16 Oct The Station Agent (USA)
SUNDAY 29th July 10.00am
TUESDAY 31st July 8.00pm
RUNNING TIME 89 MINUTES
When Henry (Paul Benjamin), his only friend, dies, Finbar (Peter Dinklage), born with dwarfism, inherits the abandoned cottage of a small town train depot at Newfoundland in rural New Jersey, USA. Though he tries to maintain a life of calm and solitude, he is soon entangled with Olivia (Patricia Clarkson), a separated artist who is struggling with a personal tragedy and Joe (Bobby Cannavale), an over-friendly Cuban hot dog vendor nearby.
REVIEW BY ANDREW L. URBAN
A beautifully simple yet satisfyingly complex story of characters intersecting at a rarely used railway siding, The Station Agent is a wry and restrained comedy with a dramatic inner core. Told with a measured and subdued tone, the film is nevertheless sparkling with its own energy, drawn from its unique characters and sparse setting.
Equally sparse is Stephen Trask’s Neil Young-esque score with its simple, echo-laden guitar stings, creating soundscapes to match the images. Writer/director Thomas McCarthy takes us inside Finbar’s psyche slowly and gently, until the character begins to form from the sum of his actions and snippets of information.
Warmly engaging and recognisably human, the three central characters are superbly drawn by Peter Dinklage, Patricia Clarkson and Bobby Cannavale, as is Cleo, by the memorable young Raven Goodwin. Cleo is the underworked librarian of the place, but like all the characters in this film, she is no cardboard cutout; her personal drama becomes a part of the fabric of the film’s emotional carpet, on which McCarthy takes a flight to unpredictable destinations.
It’s McCarthy’s aptitude for character that drives the film, and our enjoyment in discovering these disparate people is in the way they interlock, as showcased so effortlessly and economically in the final shot. The Station Agent is a wonderfully uplifting work, honest, real and yet magical.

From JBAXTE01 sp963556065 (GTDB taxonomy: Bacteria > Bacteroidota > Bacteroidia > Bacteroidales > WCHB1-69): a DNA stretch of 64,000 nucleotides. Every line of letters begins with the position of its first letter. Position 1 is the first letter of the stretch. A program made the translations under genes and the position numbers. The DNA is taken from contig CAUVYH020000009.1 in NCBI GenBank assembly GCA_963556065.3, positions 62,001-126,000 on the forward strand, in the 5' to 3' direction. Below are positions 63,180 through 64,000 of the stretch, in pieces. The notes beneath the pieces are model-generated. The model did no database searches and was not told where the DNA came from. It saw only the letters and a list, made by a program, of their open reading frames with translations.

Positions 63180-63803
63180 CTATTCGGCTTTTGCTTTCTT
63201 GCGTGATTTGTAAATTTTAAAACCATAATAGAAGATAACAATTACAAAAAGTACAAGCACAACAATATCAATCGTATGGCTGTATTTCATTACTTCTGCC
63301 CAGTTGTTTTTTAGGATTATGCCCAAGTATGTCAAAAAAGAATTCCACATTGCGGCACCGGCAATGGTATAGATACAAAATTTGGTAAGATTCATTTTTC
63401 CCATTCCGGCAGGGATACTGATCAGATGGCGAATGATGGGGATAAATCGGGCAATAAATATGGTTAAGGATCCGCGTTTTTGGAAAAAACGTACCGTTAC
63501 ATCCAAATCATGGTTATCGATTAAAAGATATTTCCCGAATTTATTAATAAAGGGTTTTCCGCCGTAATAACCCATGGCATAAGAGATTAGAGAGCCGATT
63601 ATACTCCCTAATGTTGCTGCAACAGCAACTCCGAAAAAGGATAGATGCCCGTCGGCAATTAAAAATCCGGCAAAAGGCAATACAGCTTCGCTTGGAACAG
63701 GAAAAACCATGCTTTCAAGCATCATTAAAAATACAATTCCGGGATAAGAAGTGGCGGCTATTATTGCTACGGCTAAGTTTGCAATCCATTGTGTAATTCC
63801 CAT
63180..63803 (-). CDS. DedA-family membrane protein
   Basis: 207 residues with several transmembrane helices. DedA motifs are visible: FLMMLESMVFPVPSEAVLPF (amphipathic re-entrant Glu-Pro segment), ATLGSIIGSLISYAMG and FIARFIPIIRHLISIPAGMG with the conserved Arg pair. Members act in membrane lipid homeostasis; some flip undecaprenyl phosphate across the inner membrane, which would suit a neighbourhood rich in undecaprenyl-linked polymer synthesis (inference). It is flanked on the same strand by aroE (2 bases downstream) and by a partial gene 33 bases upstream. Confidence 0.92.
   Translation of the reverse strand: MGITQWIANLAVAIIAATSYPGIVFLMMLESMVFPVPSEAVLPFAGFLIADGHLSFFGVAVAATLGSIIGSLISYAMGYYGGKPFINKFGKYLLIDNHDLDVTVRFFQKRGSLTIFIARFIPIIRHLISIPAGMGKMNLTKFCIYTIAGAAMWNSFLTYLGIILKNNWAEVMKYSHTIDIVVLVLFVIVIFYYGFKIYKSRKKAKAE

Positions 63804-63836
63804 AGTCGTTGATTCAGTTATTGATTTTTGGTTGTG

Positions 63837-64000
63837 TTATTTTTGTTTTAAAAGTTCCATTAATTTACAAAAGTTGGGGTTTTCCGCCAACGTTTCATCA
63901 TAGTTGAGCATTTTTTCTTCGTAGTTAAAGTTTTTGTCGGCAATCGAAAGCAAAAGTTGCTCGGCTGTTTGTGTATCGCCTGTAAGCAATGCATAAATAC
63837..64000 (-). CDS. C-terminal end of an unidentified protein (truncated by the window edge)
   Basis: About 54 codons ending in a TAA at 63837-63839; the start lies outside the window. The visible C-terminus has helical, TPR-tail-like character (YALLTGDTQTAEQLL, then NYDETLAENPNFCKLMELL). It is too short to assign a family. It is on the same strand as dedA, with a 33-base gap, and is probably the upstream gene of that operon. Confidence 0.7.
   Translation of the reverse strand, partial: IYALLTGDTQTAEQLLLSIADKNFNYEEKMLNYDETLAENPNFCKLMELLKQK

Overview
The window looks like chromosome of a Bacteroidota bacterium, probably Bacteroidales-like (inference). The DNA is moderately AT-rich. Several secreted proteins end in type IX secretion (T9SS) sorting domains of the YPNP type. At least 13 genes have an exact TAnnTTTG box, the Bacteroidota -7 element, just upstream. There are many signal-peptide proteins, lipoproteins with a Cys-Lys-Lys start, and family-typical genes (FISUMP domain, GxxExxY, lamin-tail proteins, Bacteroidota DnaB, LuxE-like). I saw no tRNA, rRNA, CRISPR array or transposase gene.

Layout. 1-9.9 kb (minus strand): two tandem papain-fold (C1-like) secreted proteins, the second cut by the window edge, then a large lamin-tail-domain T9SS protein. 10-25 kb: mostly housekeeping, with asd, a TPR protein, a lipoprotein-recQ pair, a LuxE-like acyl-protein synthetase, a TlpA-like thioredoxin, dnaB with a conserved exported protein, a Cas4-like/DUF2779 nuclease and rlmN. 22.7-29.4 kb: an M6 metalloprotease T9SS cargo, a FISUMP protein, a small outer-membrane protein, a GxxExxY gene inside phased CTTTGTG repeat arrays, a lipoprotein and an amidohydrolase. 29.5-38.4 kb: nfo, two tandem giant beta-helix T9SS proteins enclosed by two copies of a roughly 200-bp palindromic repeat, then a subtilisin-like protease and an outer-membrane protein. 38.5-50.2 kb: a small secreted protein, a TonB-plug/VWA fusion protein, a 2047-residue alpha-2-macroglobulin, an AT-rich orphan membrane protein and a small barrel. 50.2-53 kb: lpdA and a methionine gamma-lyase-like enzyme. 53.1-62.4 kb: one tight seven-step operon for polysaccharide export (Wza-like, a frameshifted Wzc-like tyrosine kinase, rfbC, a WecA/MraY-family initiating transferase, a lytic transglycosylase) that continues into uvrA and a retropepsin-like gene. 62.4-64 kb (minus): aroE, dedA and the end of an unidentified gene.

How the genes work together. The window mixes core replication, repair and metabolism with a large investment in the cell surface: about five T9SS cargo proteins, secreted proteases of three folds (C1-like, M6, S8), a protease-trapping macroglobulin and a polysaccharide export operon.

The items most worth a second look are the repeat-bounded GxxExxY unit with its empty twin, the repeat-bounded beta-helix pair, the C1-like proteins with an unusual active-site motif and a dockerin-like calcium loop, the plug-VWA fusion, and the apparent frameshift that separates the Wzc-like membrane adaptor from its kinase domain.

REVIEW BY LOUISE KELLER
First time writer/director Tom McCarthy was fascinated by the way railroads connect people and communities, and how, in the frontier days, the station agent was the pivot for the entire community. Not only did he collect and distribute the mail brought by the trains, but he sold groceries and even acted as the local barber. The script is uncluttered and loneliness quickly becomes a character. Music, too, is used to great effect, colouring the mood by the simplicity of isolated chords. But our attention is taken most of all by Fin, the 4 foot 5 inch hero, whose deep voice and calmness belie an unspoken anger that is bottled up inside. We feel his desperation at being the constant object of curiosity, and we understand why he is eager to escape the prying eyes of all around him.
Although Fin is to start his new life in Newfoundland as inconspicuously as possible, he doesn’t seem to be able to avoid the talkative Cuban snack vendor Joe and the emotionally fragile artist Olivia who is running away from her emotions. The contrast between these three characters could not be greater, and scenes with them sitting on the train tracks eating beef jerky or sitting in rocking chairs smoking joints and watching their homemade movies of ‘train chasing’ are most endearing.
MrCarthy wrote all three roles especially for the actors and they fit like gloves. Peter Dinklage is splendid as the little man who just wants to be treated like everyone else. He is calm and the way he delivers simple words has great poignancy. Patricia Clarkson makes her Olivia feel as though she is surrounded by an aura of tragedy and pain; she is drawn to Fin without really knowing why, as is Bobby Cannavale’s chatty, almost hyperactive Joe. There’s a sense of voyeurism as we get to know all the characters, but it’s what lies underneath the surface that touches us.
The Station Agent is an honest film, exploring emotions and friendship. It never promises the impossible or even the improbable, but allows us to connect with its characters as they come to terms with themselves and each other.
Seemingly simple, yet overwhelmingly complex, it’s a warm and engaging story about a loner intent on solitude, who becomes a hub for friendship. With its uncluttered script and touching performances, this is a film that leaves an impact. Uplifting in a gentle way, somehow we feel richer just for having met the characters. They’re rather special.